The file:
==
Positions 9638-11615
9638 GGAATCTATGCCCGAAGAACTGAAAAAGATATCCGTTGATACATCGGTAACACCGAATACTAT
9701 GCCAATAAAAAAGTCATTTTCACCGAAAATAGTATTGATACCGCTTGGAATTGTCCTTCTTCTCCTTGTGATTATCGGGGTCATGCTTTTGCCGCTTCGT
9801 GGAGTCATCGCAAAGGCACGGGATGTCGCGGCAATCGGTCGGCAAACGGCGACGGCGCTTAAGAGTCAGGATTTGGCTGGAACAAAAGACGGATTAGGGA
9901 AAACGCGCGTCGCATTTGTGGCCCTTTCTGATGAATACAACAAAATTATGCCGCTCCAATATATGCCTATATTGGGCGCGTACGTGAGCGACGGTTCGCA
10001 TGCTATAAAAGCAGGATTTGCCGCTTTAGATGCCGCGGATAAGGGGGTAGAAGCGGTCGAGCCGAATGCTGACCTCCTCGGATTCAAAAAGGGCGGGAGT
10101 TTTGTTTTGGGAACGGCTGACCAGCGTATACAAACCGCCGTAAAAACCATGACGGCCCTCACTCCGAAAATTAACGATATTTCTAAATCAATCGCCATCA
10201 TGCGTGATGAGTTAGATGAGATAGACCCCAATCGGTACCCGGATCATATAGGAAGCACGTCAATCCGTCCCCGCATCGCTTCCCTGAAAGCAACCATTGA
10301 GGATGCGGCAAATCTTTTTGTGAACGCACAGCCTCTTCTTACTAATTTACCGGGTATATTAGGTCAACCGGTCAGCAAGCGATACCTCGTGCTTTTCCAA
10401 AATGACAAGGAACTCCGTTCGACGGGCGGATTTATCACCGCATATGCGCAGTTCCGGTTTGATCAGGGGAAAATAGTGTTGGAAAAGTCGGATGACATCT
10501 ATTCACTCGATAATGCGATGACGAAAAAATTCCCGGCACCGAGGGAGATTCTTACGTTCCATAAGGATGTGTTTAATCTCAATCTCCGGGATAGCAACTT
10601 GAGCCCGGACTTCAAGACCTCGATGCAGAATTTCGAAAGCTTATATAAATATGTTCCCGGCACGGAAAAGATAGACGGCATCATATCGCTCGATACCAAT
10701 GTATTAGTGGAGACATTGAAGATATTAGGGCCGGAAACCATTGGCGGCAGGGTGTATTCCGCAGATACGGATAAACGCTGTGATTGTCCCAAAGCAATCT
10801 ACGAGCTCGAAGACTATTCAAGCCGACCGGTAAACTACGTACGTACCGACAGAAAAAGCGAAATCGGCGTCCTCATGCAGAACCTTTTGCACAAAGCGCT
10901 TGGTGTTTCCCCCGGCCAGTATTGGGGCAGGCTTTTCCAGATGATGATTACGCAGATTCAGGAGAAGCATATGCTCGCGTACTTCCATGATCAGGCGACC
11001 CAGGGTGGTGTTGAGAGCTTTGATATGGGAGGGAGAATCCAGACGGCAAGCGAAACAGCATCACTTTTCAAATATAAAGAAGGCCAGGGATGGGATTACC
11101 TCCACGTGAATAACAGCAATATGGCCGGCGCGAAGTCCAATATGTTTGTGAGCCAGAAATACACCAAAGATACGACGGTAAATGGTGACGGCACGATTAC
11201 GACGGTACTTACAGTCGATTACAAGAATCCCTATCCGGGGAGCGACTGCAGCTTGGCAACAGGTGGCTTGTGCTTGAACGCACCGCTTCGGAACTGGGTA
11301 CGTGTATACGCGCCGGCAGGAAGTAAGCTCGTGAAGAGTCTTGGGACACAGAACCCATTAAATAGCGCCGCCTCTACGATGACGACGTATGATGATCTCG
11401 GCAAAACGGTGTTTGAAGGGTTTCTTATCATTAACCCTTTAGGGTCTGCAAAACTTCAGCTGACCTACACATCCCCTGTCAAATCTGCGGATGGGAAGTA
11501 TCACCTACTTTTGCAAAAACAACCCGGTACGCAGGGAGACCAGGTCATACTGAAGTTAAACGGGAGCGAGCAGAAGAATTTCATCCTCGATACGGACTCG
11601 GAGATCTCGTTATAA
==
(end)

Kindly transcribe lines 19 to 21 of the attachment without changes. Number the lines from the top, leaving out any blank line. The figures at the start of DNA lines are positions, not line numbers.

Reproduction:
11301 CGTGTATACGCGCCGGCAGGAAGTAAGCTCGTGAAGAGTCTTGGGACACAGAACCCATTAAATAGCGCCGCCTCTACGATGACGACGTATGATGATCTCG
11401 GCAAAACGGTGTTTGAAGGGTTTCTTATCATTAACCCTTTAGGGTCTGCAAAACTTCAGCTGACCTACACATCCCCTGTCAAATCTGCGGATGGGAAGTA
11501 TCACCTACTTTTGCAAAAACAACCCGGTACGCAGGGAGACCAGGTCATACTGAAGTTAAACGGGAGCGAGCAGAAGAATTTCATCCTCGATACGGACTCG